If the human race was so fragile, so weak, so delicate that people needed to be warned before being exposed to controversial or difficult subject matter, we would have died out as a species 100,000 years ago.
The Chronicle of Higher Education has actually done research on the efficacy of “trigger warnings” and found that — to no one’s surprise — they don’t work. The practice of warning students about study material that might “trigger” an uncomfortable emotional response dates to the 1970s, when returning Vietnam veterans, suffering from PTSD, experienced flashbacks, nightmares, and other manifestations of the condition when studying certain topics.
So a common-sense precaution taken to protect veterans became a ludicrous exercise in faux-racial sensitivity — an opportunity for both woke students and faculty to parade their virtue for all to see.
The consensus, based on 17 studies using a range of media, including literature passages, photographs, and film clips: Trigger warnings do not alleviate emotional distress. They do not significantly reduce negative affect or minimize intrusive thoughts, two hallmarks of PTSD. Notably, these findings hold for individuals with and without a history of trauma. (For a review of the relevant research, see the 2020 Clinical Psychological Science article “Helping or Harming? The Effect of Trigger Warnings on Individuals With Trauma Histories” by Payton J. Jones, Benjamin W. Bellet, and Richard J. McNally.)
We are not aware of a single experimental study that has found significant benefits of using trigger warnings. Looking specifically at trauma survivors, including those with a diagnosis of PTSD, the Jones et al. study found that trigger warnings “were not helpful even when they warned about content that closely matched survivors’ traumas.”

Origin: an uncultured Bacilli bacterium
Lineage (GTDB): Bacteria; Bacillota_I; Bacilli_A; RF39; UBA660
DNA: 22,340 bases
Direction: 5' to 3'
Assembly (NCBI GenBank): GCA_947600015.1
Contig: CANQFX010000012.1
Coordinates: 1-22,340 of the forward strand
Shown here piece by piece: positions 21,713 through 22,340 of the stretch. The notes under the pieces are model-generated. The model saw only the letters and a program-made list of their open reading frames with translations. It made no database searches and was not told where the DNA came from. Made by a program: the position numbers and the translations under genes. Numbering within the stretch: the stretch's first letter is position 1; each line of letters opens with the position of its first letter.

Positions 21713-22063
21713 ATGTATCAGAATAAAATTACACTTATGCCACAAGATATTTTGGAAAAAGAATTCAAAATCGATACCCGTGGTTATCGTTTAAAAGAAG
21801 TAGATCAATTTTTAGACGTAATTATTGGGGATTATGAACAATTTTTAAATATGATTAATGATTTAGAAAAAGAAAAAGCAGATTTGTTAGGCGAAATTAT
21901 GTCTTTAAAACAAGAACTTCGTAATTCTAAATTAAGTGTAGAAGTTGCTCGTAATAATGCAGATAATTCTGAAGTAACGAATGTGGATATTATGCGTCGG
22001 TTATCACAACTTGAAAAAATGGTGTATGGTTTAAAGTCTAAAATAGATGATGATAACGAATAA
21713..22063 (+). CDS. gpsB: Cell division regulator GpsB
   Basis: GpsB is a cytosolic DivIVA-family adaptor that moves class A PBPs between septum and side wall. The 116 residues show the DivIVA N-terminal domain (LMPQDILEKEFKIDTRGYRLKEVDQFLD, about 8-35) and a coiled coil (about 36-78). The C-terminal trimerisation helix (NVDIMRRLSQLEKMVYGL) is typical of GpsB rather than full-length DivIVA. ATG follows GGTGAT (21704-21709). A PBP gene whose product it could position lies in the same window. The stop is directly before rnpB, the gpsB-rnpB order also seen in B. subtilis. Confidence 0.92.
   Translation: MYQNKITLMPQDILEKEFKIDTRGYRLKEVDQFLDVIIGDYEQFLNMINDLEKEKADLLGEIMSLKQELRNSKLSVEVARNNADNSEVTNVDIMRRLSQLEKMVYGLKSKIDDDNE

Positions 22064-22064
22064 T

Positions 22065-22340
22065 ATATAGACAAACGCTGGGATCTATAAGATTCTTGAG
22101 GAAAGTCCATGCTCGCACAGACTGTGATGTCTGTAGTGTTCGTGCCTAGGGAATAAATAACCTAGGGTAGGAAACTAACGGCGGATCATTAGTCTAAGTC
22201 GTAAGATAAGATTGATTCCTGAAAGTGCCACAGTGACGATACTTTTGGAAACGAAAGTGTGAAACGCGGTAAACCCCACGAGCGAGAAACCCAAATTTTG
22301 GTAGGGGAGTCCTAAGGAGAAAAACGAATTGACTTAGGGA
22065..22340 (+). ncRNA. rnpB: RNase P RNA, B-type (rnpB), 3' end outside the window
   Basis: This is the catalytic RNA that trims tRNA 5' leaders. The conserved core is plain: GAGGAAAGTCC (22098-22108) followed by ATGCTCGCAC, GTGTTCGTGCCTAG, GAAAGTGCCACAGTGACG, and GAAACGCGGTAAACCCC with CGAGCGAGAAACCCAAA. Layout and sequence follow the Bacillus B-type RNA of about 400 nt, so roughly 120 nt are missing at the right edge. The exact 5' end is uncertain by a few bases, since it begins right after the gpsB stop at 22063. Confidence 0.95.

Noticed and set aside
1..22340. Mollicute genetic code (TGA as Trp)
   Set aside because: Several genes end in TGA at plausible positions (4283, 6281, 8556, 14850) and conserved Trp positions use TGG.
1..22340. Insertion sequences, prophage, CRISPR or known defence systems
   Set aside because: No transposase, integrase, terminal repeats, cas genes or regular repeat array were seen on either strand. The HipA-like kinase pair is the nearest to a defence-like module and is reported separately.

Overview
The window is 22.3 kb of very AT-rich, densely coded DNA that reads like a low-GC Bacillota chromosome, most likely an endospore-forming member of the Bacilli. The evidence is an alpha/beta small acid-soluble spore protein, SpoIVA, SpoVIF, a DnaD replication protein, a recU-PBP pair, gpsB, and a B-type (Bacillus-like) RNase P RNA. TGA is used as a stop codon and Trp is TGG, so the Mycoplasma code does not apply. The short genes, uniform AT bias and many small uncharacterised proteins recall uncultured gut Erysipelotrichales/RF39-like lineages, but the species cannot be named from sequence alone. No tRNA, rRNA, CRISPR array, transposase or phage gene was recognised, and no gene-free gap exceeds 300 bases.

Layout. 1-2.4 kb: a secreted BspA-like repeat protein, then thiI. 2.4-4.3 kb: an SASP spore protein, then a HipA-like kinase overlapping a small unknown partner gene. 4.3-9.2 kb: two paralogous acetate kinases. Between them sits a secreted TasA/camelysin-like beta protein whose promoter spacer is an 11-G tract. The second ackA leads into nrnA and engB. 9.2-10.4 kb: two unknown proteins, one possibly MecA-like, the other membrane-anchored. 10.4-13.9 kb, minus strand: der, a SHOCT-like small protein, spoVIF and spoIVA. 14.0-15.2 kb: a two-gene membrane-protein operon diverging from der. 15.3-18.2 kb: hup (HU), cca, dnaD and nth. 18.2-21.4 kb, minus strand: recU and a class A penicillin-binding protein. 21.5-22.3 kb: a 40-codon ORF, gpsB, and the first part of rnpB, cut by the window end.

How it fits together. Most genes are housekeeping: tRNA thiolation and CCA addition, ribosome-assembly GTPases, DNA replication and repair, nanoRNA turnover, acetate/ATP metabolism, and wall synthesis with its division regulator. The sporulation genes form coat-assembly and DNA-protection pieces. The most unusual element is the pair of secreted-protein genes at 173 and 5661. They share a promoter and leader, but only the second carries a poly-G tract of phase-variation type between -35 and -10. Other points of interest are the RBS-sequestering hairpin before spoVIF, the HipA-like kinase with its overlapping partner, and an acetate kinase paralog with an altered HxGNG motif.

Indeed, the studies conclude that “trigger warnings actually increased the anxiety of individuals with the most severe PTSD, prompting them to ‘view trauma as more central to their life narrative.'” Giving people who are taught they are fragile and oppressed a reason to feel bad about their lives is never a good idea.
“Trigger warnings,” they concluded, “may be most harmful to the very individuals they were designed to protect.”
On-campus the definition of what constitutes a trigger has expanded dramatically from stimuli that induce symptoms of PTSD to any material that might elicit “difficult emotional responses.” Refracted through the prism of social justice, trigger-worthy topics proliferated to include the likes of racism, classism, sexism, ableism, and other “issues of privilege and oppression.”
Note how beautiful the academic construct fits into a political agenda. Trigger warnings were never about sparing students the pain and emotional trauma of being forced to “relive” or recall an event in their lives that reminded them of their status. It was about developing the means to control and influence young adults and children to think about the world in a bizarrely skewed way.
If you tell someone they’re “oppressed,” they will feel oppressed. If you tell them they can overcome, they will accomplish extraordinary things. Imagine what the world would be like if educators began teaching kids that way?